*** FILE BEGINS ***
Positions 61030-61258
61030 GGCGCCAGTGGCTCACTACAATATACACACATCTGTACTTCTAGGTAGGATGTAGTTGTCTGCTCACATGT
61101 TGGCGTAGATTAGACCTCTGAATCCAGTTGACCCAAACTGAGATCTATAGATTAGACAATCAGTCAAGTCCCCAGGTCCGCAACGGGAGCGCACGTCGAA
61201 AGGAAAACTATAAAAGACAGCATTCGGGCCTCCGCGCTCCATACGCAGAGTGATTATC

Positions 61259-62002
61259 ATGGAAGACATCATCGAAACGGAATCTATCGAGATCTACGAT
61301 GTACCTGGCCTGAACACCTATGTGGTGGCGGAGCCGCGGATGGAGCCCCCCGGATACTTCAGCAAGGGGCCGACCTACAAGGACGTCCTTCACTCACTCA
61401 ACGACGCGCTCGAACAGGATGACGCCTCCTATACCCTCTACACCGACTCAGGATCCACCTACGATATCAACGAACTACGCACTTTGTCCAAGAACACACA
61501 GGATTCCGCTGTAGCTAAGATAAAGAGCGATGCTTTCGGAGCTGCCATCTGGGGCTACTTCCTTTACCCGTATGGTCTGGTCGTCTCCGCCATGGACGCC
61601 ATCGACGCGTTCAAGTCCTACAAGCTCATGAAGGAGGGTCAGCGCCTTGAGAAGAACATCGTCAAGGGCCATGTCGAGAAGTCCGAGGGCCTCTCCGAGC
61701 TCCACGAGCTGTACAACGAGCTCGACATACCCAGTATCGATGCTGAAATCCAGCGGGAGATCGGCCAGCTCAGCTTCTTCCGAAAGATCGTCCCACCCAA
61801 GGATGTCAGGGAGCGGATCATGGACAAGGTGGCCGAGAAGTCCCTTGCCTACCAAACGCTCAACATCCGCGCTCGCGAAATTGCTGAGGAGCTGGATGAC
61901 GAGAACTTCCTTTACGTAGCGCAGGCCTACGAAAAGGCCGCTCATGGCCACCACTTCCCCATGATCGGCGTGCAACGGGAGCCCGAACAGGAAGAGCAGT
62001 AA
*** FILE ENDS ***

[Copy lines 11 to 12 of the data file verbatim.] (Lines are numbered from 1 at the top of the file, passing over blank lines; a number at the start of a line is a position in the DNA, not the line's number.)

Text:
61701 TCCACGAGCTGTACAACGAGCTCGACATACCCAGTATCGATGCTGAAATCCAGCGGGAGATCGGCCAGCTCAGCTTCTTCCGAAAGATCGTCCCACCCAA
61801 GGATGTCAGGGAGCGGATCATGGACAAGGTGGCCGAGAAGTCCCTTGCCTACCAAACGCTCAACATCCGCGCTCGCGAAATTGCTGAGGAGCTGGATGAC